SMALL WARS by Lee Child

SmallWarsJack Reacher fans seem divided by these spin-off short stories. They can be something of a stop-gap between full-length novels, not necessarily fulfilling in their own right. Or they can be intriguing glimpses into the character’s back story. This new episode is set in 1989, when Reacher is still a serving officer in the military police. A young lieutenant colonel, in a stylish handmade uniform, roars through the backwoods in her shiny new Porsche – until she meets a very tall soldier with a broken-down car. What connects a cold-blooded off-post shooting with Reacher, his elder brother Joe, and a secretive unit from the Pentagon?

 LEFT TO DARKNESS by Craig Saunders

LeftDarknessWe discovered Craig Saunders earlier this year; his writing leans towards the ‘blistering’ end of the dark fusion spectrum. It’s almost impossible to categorise because he seems to delight in blurring genre boundaries, and his books veer from neo noir to high-end horror to speculative sci-fi, touching many bases in between. In his latest post-apocalyptic offering, a meteor strikes the Earth. Dirt and dust fill the air. Only a few people remain under the setting skies, and those who still live find it’s not God’s England anymore. It’s the Devil’s turn… We’re rationing ourselves to one Saunders’ title a month, to make his back catalogue last. This one just jumped the queue.

YIN TANG TATTOO by Ron McMillan

YinYangThis hard-boiled thriller is set in South Korea, where Alec Brodie renews an acquaintance with an old lover and a new, beautiful hooker. Soon he’s in the frame for a corporate scam and murder – and in Korea the maximum penalty for murder is death… This book’s been around for five years, but readers (including us) are just discovering the author’s novels set in the Far East. ‘The author vividly paints South Korea, but it’s not the cute and pastel Kpop world that many of us know. The characters are realistic and the plot has so many twists and turns it’s hard to tell if the protagonist will make it to the end. Sometimes shocking, but always gripping.’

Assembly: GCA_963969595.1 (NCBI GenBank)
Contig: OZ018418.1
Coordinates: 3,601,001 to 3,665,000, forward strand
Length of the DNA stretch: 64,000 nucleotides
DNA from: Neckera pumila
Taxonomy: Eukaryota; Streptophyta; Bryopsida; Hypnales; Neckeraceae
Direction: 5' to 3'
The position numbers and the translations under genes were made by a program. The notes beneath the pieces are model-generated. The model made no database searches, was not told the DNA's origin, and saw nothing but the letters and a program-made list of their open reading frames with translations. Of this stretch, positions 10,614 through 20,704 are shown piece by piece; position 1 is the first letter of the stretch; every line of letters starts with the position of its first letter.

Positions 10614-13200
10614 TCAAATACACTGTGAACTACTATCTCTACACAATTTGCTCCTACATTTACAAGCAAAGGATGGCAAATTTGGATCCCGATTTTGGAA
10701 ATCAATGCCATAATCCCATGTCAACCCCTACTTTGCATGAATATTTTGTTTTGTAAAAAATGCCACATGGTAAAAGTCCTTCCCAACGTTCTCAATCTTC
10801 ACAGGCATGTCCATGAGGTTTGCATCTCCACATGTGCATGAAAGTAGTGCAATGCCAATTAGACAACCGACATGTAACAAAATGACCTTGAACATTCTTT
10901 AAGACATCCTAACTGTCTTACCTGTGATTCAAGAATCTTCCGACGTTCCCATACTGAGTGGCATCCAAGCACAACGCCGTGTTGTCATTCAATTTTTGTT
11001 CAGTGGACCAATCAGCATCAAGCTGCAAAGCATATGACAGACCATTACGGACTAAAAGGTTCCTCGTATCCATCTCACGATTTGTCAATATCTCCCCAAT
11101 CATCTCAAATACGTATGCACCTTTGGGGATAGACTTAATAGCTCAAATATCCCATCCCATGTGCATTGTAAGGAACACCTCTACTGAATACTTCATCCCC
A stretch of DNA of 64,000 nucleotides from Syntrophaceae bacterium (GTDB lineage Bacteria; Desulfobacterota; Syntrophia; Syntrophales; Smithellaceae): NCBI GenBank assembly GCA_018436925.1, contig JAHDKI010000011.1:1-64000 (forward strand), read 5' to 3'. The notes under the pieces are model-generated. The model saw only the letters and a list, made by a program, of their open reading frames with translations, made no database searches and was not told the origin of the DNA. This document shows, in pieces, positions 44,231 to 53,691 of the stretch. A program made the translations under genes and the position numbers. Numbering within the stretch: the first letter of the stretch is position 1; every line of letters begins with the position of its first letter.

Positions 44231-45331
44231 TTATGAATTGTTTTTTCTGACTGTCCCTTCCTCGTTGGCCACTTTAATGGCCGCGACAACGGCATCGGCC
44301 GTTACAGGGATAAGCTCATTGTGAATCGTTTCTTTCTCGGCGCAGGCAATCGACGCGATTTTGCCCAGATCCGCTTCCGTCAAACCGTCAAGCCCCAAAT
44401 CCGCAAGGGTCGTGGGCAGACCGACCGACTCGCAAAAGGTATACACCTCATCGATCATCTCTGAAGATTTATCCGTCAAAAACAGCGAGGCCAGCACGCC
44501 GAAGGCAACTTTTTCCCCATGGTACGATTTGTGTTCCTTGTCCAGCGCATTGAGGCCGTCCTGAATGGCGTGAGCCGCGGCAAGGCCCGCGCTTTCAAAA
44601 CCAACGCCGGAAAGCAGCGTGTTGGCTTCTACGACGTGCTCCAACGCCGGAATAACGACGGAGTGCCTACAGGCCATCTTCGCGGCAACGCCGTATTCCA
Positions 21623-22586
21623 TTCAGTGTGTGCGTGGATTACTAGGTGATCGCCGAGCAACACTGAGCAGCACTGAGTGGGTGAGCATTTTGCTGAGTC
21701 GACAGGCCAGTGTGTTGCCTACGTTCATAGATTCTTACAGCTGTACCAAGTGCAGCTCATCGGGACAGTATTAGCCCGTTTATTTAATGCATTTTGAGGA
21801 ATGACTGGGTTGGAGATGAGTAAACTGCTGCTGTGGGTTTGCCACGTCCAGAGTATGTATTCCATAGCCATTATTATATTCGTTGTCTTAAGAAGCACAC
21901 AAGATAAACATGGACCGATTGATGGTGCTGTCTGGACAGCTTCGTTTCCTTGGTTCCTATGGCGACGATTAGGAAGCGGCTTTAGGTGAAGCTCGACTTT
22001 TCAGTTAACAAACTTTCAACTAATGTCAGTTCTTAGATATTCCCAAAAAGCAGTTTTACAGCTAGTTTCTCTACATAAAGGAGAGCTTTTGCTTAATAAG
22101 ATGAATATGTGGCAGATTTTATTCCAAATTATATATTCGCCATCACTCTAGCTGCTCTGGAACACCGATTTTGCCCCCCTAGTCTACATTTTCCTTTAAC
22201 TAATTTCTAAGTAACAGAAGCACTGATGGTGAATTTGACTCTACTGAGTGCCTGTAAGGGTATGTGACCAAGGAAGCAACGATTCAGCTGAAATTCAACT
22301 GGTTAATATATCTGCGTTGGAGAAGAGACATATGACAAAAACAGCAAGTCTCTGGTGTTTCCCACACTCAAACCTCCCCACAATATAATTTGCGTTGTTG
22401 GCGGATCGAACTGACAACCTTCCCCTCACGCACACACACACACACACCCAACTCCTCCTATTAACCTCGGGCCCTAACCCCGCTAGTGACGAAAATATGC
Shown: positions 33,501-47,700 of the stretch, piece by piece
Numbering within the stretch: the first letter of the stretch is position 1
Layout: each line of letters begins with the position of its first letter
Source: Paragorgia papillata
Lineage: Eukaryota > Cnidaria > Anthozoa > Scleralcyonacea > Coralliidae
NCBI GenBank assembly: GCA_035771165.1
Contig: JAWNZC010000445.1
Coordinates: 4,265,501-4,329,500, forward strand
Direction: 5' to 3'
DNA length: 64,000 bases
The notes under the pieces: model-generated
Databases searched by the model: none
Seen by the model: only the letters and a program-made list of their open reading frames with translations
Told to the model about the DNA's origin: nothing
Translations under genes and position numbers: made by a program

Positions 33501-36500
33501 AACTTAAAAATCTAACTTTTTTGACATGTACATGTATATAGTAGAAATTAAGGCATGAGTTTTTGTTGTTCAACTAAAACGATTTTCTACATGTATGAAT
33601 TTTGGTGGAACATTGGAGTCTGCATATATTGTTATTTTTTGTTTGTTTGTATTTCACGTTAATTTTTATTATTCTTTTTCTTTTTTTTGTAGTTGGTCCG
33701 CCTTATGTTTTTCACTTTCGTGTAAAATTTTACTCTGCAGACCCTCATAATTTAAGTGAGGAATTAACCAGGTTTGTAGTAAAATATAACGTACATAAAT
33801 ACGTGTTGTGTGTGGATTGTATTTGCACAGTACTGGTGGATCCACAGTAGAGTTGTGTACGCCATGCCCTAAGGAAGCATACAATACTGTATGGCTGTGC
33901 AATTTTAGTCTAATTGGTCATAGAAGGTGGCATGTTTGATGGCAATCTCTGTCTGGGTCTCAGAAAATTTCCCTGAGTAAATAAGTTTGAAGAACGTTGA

TRANSACTIONS by Chris Graham

TransactionsThere have been a couple of short story prequels already released, and now here’s the full-length novel in the ‘Lena’s Friends’ series. Two middle-class schoolgirls, working as prostitutes, are forced off the streets, supposedly for their own good. They become the playthings of rich businessmen, each with differing agendas. The plot thickens when trafficked young women are discovered hidden in the back of a truck. The two girls ply their trade, as connections with Africa and in France are revealed. Diamonds and gold are being smuggled, and there is now a risk that the operation may be discovered. This means that somebody must die…

SMARTYELLOW by JA Christy

SmartYellowA new offering from Elsewhen Press, SmartYellow™ offers a worryingly plausible and chilling glimpse into an alternate Britain. For the sake of order and for the benefit of more fortunate members of society, those seen as socially undesirable are marked with SmartYellow™, making it easier for them to be controlled and maintained in a state of fruitless inactivity. ‘Following in the tradition of Nineteen Eighty Four and Brave New World, the writer has created an utterly convincing dystopian scenario. Highly recommended for fans of intelligent, thought provoking speculative fiction.’